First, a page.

The clips in Characters feature some of the biggest stars of animation. The 1930s saw a shift to standardized narrative formats built around characters such as Betty Boop, Felix the Cat, and Mickey Mouse. Animation’s focus on individual personalities continued with the rise of television cartoons, in which Fred and Wilma Flintstone, George Jetson, and Yogi Bear reflected the mores of the 1960s. More recently, characters like the Simpsons and the cast of South Park have been vehicles for social satire. A sustained development of personality appears in such animations as Pixar’s Toy Story trilogy (1995/1999/2010), in which Woody and his cohort are shown as complex and compelling virtual beings.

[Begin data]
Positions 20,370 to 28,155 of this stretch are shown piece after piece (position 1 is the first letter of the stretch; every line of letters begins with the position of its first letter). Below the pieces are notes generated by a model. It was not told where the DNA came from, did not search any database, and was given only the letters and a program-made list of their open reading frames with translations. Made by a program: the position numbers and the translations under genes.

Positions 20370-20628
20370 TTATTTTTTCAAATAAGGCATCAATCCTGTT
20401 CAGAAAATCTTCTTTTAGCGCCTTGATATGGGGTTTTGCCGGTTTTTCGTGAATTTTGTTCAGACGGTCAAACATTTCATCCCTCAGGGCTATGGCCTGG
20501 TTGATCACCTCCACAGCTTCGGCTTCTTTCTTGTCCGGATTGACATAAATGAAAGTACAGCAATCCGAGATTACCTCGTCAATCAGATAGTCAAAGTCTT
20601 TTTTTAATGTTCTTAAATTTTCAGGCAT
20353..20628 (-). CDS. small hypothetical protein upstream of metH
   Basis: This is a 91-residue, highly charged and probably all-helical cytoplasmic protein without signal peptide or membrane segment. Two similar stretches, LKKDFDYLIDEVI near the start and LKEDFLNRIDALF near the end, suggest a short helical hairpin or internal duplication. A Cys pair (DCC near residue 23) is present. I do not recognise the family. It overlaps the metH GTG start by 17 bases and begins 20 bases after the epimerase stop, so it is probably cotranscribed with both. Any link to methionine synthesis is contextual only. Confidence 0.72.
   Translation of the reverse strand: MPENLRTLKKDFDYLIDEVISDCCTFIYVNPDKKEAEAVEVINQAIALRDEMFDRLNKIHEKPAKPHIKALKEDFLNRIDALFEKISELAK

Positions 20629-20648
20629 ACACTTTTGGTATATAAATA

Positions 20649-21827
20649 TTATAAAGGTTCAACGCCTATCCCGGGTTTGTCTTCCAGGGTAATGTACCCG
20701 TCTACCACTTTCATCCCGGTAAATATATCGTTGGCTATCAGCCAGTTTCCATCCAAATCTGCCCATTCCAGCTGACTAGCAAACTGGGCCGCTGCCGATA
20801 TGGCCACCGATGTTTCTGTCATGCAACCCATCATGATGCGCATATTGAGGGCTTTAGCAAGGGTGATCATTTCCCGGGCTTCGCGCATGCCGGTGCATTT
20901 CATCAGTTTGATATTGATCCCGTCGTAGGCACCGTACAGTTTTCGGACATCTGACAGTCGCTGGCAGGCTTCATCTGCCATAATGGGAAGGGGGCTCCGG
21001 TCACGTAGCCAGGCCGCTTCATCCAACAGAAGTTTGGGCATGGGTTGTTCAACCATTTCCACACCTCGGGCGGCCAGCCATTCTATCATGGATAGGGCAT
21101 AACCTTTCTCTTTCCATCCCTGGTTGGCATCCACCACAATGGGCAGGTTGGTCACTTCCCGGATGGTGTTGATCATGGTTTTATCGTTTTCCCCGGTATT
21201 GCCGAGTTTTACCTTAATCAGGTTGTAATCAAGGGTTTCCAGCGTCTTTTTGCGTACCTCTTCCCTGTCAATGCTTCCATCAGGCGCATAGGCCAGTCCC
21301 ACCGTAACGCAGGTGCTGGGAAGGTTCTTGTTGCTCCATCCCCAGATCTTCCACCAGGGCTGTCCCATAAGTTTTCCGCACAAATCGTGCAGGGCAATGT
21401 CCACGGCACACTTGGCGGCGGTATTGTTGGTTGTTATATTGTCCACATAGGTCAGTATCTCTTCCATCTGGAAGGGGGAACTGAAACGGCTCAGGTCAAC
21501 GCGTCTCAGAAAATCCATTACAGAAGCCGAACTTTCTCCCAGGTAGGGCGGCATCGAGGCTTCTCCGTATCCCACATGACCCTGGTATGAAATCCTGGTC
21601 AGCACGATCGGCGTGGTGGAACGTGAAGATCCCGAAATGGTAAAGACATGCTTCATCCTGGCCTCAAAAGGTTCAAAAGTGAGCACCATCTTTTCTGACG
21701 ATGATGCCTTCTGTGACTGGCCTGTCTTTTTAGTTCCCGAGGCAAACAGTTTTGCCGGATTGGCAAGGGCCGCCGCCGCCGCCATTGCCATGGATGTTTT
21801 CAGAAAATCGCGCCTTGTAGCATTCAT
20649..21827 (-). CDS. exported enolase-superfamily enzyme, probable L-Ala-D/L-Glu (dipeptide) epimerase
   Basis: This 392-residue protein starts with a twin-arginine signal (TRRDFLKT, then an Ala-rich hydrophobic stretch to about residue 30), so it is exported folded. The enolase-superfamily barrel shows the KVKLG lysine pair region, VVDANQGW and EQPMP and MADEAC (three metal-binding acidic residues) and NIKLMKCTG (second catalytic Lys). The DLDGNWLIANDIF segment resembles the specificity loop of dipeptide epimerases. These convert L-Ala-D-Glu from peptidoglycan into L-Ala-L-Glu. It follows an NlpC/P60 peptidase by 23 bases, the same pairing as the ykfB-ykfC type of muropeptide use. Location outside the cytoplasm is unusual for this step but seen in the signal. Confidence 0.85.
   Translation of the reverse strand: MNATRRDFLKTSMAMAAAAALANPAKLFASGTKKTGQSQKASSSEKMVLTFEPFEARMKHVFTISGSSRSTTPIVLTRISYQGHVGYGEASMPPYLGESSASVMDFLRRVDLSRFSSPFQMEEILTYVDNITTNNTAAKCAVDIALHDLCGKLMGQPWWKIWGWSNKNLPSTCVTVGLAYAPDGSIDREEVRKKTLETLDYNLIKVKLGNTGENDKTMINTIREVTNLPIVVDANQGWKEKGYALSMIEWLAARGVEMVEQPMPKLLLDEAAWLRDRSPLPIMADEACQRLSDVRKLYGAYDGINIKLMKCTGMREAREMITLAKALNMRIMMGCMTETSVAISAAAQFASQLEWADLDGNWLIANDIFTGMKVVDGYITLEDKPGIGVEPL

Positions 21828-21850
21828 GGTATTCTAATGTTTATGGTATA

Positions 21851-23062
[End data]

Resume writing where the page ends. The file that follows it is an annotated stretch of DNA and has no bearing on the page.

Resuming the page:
From its earliest days, animation has provided allegories for complex and often disturbing aspects of humanity, challenging the perception of the medium as fun, fanciful, and aimed at children. Recently, filmmakers and artists have used both handmade and digital technologies to reflect war, sexuality, and fragmentation in contemporary life.
Characters with extraordinary capabilities are a staple of post-World War II animation. These superhumans are typically ordinary people who have been possessed or traumatized by supernatural occurrences, giving them magical powers of body or mind. Drawn out of their normal existence to engage in stark conflicts between good and evil, superhumans often embody the archetype of the outsider, alienated and misunderstood by society. While culturally specific, as in Japanese manga and anime or America’s Marvel Comics, the appeal of the superhuman is international in scope.